Mortgage crisis hits bad-credit borrowers worst

Max Heine
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Big changes in the financial market tend to make waves. The sub-prime home mortgage meltdown of summer 2007 is no exception, though the surf hasn’t splashed too high onto owner-operator truck financing.Buyers with good credit have come through unscathed, says Scott Anderson, senior vice president with Rush Enterprises, which owns 46 truck centers in 10 states, representing Peterbilt and other brands. Down payments, interest rates and qualifying criteria for low-risk customers are about what they were before the crunch.

It’s the others who might not like what they hear when the dealer rep has finished tapping on his calculator. On the bright side, though, there still are lenders for customers who clock in below A- and B-level borrowers.

“Some financial sources have come in and gotten pretty strong in C and D credit,” says Eddie Walker, co-owner of Best Used Trucks in Fort Worth, Texas, and president of the Used Truck Association.

And there always are certain carriers, looking to groom owner-operators, that will work with sub-prime borrowers. One is C.R. England, where the Opportunity Financial division handles lease-purchases and bookkeeping for 1,700 clients, says Stephen Brinkman. The company will “lease trucks to people who otherwise would not get credit,” he says. Opportunity Financial also provides bookkeeping and advice to help those clients succeed.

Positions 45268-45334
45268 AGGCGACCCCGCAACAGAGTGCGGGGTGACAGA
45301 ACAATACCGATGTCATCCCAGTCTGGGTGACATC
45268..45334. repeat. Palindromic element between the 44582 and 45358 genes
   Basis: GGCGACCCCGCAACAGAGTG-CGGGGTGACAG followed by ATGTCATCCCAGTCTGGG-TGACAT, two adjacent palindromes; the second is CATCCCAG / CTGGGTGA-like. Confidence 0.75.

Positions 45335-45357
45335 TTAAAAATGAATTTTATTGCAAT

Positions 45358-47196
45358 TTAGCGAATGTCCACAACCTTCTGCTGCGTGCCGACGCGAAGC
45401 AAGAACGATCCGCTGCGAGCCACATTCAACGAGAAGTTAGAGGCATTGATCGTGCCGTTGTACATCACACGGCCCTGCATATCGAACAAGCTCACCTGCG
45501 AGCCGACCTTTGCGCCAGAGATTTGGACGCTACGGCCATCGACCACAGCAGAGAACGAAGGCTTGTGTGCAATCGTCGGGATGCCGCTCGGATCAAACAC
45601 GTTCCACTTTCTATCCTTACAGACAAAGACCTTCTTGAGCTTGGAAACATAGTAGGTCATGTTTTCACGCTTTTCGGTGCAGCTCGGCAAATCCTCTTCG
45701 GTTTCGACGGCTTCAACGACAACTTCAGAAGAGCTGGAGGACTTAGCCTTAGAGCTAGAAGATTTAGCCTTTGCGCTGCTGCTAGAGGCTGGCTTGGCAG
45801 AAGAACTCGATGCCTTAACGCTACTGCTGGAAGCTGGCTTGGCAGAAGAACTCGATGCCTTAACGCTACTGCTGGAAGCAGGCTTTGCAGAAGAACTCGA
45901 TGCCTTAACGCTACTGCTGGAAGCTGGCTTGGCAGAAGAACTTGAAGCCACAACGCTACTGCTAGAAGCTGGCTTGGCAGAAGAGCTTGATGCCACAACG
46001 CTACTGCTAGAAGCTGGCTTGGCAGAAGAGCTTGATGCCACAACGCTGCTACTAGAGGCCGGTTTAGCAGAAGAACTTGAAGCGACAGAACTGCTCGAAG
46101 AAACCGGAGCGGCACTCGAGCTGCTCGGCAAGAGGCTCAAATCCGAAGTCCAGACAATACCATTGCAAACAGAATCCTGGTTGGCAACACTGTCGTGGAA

In the general lending market, buyers with a credit score in the low 500s should “just about forget buying anything,” Walker says. Those with a rating in the upper 500s or low 600s probably can find a lender, but likely will have to put down 20 percent or more, as opposed to the traditional 10 percent or 15 percent, he says.

Customers with bad credit, many of them dealing with what Anderson calls specialty lenders, are seeing a tighter market – whether because of the mortgage meltdown or other reasons, he says. Consequently, interest rates range from “around 7-ish all the way up to credit card rates” of 20 percent or higher.

A short-haul credit strategy for the long haul
So a string of bad luck has ruined your credit, and the only truck you can afford is a plastic one at the dollar store.

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Used Truck Association President Eddie Walker says he has helped clients climb out of a bad-credit hole by taking this approach:

  1. Be willing to start with a cheap used truck (and a strong maintenance savings plan).
  2. Bite the bullet on interest rates. “18 or 20 percent interest on a $20,000 truck vs. 15 percent or 12 percent doesn’t mean a whole lot,” Walker says. “Paying an extra $30 or $40 a month over a year’s period – that ain’t much money to buy your health back.”
  3. Stay on top of your payments and all other debts, thereby improving your credit rating and qualifying you to refinance the loan at a better rate in a year or two. “Some guys did this two or three times,” Walker says. “By the time you go three years, I guarantee you buy three, four, five points back.”